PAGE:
Why Can't Every Day be September 12th ? Go to Your Blood Donor Center Soon

Originally published on on September 10,2011.
September 11, 2011

For this one day, I don't have to justify going off-topic.  On September 11, 2001, I was in our Boston office, then on Beacon Street literally paces from Tremont Street and the Freedom Trail.  I remember going for a walk.  I doubt there is a better city to wander and reflect on the history of the United States .  Since I was virtually certain that the attack was the work of white supremacists who would have been better able to infiltrate the airline travel security apparatus and were inspired by the Turner Diaries, I went and meditated in front of the Shaw Monument.  I thought the same thing about Oklahoma City before anybody knew who had done it.  So it goes, a stopped clock is right twice a day.

It's more the time after that I remember, but there is one incident that particularly sticks in my mind.  Having no special qualifications that would call me to go down to New York to help, I pretty much went about my normal business.  That includes going to the Red Cross blood donor center on Plantation Street in Worcester, Mass every 56 days or so.  (I used to have a great routine. My son and I would go to Anthony's barber shop on Grove Street to get our haircuts.  Then we would go to Taco Bell on Lincoln Street.  Every other haircut we would stop at the blood donor center.  Sadly, my son gave  up haircuts which threw me off schedule).  At any rate, I was confronted by long lines, for the first time ever.  I dislike long lines and crowds and I suspected that whatever other fall-out there was from the attack, a massive reduction in the blood supply was not likely.  If I remember correctly and I don't care to go fact checking my memory, the subsequent month was one of the few times that there was excess blood available.  So I just went home and resolved to come back in a week or two, which I did.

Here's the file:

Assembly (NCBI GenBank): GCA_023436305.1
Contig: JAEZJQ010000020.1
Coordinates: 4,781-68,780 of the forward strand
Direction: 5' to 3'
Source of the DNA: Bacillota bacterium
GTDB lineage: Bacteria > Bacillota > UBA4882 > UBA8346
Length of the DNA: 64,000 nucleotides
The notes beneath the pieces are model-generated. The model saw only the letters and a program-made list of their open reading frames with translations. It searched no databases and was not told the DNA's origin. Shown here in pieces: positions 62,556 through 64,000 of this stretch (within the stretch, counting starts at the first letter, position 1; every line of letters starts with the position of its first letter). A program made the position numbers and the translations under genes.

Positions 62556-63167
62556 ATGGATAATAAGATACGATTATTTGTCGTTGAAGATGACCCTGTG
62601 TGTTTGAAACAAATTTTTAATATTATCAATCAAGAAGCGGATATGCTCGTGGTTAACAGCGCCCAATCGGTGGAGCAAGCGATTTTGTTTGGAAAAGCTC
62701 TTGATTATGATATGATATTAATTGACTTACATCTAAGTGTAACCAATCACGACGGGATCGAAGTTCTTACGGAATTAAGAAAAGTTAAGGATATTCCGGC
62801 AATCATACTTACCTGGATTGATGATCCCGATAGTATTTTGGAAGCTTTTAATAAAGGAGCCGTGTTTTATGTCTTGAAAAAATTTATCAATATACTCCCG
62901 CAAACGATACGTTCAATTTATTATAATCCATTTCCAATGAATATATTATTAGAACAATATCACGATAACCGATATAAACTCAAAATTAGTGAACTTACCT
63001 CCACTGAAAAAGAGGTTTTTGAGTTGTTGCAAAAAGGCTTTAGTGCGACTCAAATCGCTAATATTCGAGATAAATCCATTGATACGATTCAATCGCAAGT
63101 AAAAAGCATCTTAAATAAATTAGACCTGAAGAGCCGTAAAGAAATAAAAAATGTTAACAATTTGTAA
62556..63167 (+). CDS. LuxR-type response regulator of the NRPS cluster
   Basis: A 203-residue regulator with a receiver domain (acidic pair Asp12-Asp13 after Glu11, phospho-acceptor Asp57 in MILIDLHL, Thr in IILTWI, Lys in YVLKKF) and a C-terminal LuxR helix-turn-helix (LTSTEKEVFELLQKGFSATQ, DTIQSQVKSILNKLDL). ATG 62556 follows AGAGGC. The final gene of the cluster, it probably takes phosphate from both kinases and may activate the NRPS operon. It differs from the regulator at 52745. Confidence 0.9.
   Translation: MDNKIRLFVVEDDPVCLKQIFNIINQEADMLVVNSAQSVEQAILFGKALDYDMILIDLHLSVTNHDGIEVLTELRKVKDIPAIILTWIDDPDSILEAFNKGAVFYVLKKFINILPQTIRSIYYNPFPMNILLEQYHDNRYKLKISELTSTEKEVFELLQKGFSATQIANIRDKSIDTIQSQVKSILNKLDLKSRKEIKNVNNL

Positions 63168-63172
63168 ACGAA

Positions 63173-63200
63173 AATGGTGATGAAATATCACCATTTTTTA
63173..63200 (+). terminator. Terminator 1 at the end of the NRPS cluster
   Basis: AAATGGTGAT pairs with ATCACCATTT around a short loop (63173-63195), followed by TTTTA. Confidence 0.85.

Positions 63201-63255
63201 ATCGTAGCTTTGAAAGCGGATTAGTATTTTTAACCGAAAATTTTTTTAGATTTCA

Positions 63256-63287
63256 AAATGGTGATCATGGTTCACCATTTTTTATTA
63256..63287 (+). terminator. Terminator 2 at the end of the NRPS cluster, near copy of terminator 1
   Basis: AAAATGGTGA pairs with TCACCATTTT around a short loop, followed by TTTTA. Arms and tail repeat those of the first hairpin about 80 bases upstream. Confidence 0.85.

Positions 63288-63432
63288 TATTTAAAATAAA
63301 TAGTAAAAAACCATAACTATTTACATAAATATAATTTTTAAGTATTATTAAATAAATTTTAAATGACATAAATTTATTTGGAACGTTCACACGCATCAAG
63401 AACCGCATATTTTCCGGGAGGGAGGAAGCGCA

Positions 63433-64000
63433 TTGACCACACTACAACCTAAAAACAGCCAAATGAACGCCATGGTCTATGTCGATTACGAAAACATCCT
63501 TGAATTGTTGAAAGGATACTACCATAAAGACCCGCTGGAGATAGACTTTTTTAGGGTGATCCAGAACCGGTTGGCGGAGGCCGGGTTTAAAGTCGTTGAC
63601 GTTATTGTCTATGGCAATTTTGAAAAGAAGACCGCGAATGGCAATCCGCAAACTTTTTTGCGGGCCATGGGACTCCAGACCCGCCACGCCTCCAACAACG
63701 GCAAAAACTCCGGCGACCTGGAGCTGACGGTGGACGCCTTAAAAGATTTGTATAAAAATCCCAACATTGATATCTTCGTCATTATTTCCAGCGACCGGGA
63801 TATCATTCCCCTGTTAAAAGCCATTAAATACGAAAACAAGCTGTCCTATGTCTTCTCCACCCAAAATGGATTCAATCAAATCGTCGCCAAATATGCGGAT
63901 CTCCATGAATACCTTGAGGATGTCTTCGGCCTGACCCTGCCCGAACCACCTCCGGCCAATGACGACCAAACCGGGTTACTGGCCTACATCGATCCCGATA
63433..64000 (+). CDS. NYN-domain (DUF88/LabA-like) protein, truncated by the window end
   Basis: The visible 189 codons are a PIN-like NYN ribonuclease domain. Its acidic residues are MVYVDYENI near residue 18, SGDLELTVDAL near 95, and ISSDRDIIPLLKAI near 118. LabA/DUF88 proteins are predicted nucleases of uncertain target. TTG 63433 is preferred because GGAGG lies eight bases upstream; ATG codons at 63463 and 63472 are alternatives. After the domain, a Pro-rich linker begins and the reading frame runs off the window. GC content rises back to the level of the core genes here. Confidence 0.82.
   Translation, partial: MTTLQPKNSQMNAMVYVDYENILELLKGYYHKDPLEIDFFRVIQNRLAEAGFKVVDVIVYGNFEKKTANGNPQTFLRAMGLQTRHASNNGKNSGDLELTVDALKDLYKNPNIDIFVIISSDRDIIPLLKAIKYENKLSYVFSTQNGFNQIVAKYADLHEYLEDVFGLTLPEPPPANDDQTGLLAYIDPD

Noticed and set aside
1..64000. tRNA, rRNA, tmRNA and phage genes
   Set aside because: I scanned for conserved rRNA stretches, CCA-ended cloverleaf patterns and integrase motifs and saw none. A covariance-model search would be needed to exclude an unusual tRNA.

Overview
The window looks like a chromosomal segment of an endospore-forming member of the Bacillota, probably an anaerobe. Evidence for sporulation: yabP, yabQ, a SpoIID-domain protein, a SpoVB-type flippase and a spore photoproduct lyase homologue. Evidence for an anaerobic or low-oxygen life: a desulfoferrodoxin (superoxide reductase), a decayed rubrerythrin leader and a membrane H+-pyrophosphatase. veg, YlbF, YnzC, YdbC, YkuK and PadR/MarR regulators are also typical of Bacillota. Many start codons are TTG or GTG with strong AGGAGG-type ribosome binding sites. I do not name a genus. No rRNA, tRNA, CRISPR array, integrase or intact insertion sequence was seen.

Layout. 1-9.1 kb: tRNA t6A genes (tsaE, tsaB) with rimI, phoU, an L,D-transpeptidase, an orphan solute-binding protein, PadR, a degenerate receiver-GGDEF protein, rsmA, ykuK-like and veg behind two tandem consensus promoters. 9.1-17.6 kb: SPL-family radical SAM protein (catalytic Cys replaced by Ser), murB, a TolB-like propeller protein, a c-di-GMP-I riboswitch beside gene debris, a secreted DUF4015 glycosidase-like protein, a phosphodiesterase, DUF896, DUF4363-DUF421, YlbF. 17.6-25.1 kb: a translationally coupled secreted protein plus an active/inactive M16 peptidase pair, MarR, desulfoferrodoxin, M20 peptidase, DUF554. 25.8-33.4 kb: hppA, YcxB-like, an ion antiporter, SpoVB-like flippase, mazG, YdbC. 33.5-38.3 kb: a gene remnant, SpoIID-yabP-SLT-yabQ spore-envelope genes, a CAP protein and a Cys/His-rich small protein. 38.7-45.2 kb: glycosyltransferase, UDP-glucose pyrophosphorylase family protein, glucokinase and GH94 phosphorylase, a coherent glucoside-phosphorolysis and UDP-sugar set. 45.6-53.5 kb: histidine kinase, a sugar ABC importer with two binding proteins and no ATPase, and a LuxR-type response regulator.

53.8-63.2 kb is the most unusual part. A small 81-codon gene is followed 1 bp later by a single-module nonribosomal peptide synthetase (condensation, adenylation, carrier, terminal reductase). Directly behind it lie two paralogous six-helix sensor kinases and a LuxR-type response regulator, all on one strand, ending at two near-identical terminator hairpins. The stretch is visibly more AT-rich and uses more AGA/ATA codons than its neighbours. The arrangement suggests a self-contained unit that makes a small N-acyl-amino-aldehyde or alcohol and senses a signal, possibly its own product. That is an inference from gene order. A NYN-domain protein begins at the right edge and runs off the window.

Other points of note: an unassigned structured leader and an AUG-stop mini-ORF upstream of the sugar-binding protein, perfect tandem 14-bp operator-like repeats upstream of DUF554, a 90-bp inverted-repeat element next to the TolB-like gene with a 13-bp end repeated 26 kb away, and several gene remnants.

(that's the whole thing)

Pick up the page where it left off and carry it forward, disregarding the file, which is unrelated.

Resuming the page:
The impulse to go give blood in response to a tragedy like the 9/11 attacks is a positive one, but the demand is always there.  It is actually an altogether pleasant experience with just a couple of little ouches.  At least in Worcester they have made the medical history/behavior quiz something you do privately on a touch screen.  So you no longer face the prospect of having an attractive young woman ask you if anybody has paid you to have sex with them recently.  It depended on my mood whether that was embarrassing or amusing.  After they have taken the pint from you, they have you hang around for fifteen minutes.  They give you cookies and juice and usually some other sort of bounty.  Minor league hockey tickets were big for a while.

If you haven't given blood in the last 56 days just go to one of the centers near you and do it.  Don't wait for them to have a drive at work or church or the senior center.  And certainly don't wait for another terrorist attack.